Small chips, big impact

Microelectronic engineering celebrates 30 years

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A. Sue Weisler

Patrick Chan ’10 entered RIT’s microelectronic engineering program to become part of one of the country’s fastest growing industries. He now joins more than 1,000 alumni in the field.

The smaller the computer chip, the larger the network of RIT graduates developing the powerhouse devices.

More than 1,000 RIT microelectronic engineering alumni are working in prominent semiconductor companies on the smallest of chips being incorporated in products from cars and computers to mobile phones and medical equipment.

Shortly after graduating from RIT’s program, Patrick Chan ’10 became one of those hires. The former electrical engineer from Eastman Kodak Co. was among a group of employees whose positions were eliminated, so he began looking for a new career path.

After classes and a co-op at Johns Hopkins Applied Physics Laboratory, he was recruited by Tokyo Electron Ltd., where he is an etch systems process engineer at the company’s site in Malta, N.Y. He provides the quality control and improvements for the equipment being built for computer chip manufacturers. “I felt microelectronics is more of an extension of my electrical engineering experience,” Chan says.

He is now part of one of the country’s fastest growing industries, a promising model for economic development in New York state and the U.S.

Microelectronic engineering at RIT celebrates 30 years in January. Since the program began in 1982, microelectronic engineering graduates have been placed in companies that are synonymous with the semiconductor industry: Texas Instruments, Intel, IBM, Micron and Samsung, for example.

Many are now in the managerial and executive ranks, says Robert Pearson, department head of microelectronic engineering. He adds that Chan’s supervisor in the Etch Process Group is Daniel Morvay, who received a bachelor’s degree in microelectronic engineering from RIT in 1991.

In its earliest years, the semiconductor industry was predominantly in research mode, but this has shifted to a balance between research on developing smaller but even more powerful chips, and toward manufacturing the millions of chips needed for a wide range of products, says Lynn Fuller ’70, ’73, professor of electrical and microelectronic engineering, who established RIT’s microelectronic engineering undergraduate program in 1982.

Fuller, a former department head, also built its graduate degree program and oversaw the construction of the department’s Semiconductor and Microsystems Fabrication Laboratory. “Now the need is for engineers to create the manufacturing processes that are used by these industries,” he says. “That’s where RIT comes in.”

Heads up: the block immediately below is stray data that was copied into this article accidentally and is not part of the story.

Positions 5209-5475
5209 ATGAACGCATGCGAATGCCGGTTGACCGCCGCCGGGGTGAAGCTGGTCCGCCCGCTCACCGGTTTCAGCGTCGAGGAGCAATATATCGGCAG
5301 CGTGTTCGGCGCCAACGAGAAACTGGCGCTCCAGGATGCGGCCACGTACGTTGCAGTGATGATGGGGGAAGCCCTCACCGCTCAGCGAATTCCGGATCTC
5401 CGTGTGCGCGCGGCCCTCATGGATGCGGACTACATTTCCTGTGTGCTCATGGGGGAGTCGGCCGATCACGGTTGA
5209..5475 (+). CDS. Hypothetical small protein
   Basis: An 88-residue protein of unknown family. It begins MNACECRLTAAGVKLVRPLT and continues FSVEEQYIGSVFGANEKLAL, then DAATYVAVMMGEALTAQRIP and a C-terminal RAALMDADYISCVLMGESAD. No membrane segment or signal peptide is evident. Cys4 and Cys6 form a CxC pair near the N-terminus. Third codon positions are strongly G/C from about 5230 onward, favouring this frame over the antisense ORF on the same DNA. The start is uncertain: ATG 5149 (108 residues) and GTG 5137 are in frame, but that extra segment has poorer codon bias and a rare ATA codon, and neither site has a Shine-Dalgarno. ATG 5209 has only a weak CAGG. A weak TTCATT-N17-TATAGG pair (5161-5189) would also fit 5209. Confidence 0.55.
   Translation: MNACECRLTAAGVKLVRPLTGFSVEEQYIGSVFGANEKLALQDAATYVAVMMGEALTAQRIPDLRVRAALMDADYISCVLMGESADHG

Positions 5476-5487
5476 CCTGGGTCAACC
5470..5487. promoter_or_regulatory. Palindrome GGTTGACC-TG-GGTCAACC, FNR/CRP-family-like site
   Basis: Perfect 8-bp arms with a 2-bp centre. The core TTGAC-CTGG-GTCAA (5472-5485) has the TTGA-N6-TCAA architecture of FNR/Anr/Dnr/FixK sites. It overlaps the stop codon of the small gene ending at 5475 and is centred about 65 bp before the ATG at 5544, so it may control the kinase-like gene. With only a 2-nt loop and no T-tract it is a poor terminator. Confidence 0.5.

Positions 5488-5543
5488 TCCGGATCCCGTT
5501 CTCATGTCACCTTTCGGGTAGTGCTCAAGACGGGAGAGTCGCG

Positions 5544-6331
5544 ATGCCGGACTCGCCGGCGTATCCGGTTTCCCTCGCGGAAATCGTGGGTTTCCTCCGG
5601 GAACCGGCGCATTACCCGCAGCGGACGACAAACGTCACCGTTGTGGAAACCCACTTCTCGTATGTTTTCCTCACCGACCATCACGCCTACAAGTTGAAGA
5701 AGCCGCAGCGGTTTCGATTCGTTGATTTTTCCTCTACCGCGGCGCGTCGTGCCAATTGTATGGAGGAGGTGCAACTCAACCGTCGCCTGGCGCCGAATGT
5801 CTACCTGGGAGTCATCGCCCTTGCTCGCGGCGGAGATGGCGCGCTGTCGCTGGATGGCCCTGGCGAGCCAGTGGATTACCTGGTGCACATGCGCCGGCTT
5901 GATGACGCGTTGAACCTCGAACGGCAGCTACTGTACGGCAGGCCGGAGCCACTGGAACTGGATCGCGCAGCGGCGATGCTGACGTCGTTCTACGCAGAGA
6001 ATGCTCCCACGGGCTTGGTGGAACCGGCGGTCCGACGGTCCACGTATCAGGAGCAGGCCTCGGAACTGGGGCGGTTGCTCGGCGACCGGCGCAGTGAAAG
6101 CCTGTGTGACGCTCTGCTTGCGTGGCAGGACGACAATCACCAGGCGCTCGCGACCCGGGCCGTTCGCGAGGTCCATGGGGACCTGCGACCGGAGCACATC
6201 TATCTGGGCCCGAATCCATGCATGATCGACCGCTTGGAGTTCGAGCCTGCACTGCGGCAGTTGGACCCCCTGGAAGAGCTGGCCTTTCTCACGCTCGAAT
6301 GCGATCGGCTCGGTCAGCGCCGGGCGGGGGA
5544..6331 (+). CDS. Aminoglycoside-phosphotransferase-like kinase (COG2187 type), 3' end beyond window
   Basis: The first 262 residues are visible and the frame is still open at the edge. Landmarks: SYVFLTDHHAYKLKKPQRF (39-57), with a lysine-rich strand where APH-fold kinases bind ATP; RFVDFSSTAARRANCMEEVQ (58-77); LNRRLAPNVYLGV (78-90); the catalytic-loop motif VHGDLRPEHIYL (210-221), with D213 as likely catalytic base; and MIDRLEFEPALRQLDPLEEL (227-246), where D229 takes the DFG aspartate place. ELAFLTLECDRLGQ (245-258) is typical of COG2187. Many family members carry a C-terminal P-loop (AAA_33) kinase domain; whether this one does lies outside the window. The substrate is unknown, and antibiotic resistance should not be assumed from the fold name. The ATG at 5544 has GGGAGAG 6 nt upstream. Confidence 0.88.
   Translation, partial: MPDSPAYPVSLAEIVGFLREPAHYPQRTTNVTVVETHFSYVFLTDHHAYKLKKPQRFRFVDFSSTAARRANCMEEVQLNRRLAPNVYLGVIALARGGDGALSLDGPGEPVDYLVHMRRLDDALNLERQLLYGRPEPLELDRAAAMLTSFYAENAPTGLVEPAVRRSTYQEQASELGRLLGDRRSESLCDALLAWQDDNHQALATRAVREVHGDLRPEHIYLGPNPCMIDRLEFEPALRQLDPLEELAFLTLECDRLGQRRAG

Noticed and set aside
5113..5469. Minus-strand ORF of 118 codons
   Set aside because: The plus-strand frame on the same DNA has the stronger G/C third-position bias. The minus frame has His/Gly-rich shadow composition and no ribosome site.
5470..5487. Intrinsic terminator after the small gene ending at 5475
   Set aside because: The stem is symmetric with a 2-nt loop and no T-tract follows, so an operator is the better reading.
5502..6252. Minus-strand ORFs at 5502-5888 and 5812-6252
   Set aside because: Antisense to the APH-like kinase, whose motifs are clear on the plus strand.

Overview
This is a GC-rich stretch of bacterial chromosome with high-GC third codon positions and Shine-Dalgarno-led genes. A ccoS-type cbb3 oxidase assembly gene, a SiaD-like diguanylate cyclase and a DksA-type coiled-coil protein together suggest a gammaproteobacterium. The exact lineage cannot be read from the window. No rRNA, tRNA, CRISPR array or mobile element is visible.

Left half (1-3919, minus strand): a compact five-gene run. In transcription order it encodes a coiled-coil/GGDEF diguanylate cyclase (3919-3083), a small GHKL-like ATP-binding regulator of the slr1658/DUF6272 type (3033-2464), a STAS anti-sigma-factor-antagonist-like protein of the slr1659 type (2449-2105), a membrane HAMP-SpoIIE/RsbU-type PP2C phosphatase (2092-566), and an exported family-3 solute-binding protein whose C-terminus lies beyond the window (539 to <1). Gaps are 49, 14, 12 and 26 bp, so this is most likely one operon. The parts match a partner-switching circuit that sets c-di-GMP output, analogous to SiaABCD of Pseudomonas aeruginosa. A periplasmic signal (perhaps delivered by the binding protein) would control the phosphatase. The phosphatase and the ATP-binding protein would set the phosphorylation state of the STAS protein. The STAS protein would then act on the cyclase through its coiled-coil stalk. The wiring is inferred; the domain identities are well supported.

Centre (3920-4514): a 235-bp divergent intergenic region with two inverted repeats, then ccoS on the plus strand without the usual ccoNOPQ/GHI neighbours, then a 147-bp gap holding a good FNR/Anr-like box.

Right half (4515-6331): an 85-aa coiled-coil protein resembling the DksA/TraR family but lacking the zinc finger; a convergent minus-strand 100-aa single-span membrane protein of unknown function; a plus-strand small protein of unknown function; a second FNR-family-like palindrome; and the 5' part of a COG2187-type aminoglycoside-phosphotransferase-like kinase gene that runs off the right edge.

RIT’s program is a known quantity in the industry, Fuller adds. While other universities have adapted coursework to cover semiconductor processes and development, often these are only electives within an electrical engineering program. It is at the graduate level that most universities concentrate their specific microelectronic programming. RIT’s undergraduates have classroom, cleanroom and co-op experiences giving them an edge, and it is an industry where demand outweighs supply.

“Companies look for students who understand the entire process. They may work in one specific area when they are hired, but they understand how it links up with all the other aspects of the process—from design to fabrication to test to manufacturing,” Fuller says.

A graduate’s career ladder may involve several years in the etching or lithography area followed by advancement to process integration engineers. The industry is not that old, he adds, with the first chips being used in the 1960s. “Granted there are a lot of changes. We have gone from things you can make in your kitchen to microchips that have 32 billion transistors,” he says. “But the job itself is still the same.”

Early prototypes had 2,000 transistors embedded; today, electronic signals are processed by more than 1 billion. Researchers continue to stretch and challenge that capacity. The future for the industry is in its development of new devices and use of a wider range of materials to develop the computer chips, says Fuller.

Chan had industry and corporate experience before coming to RIT. He used to design circuitry on printed circuit boards working as an electrical engineer at both Kodak and GCA Corp. Chan pursued graduate courses to acquire skills in the latest trends specific to the semiconductor industry.

“The amazing thing is, this industry encompasses many disciplines of the physical sciences,” Chan says. “I feel lucky to be a part of this technology even though I play a very small part in the big scheme of things.”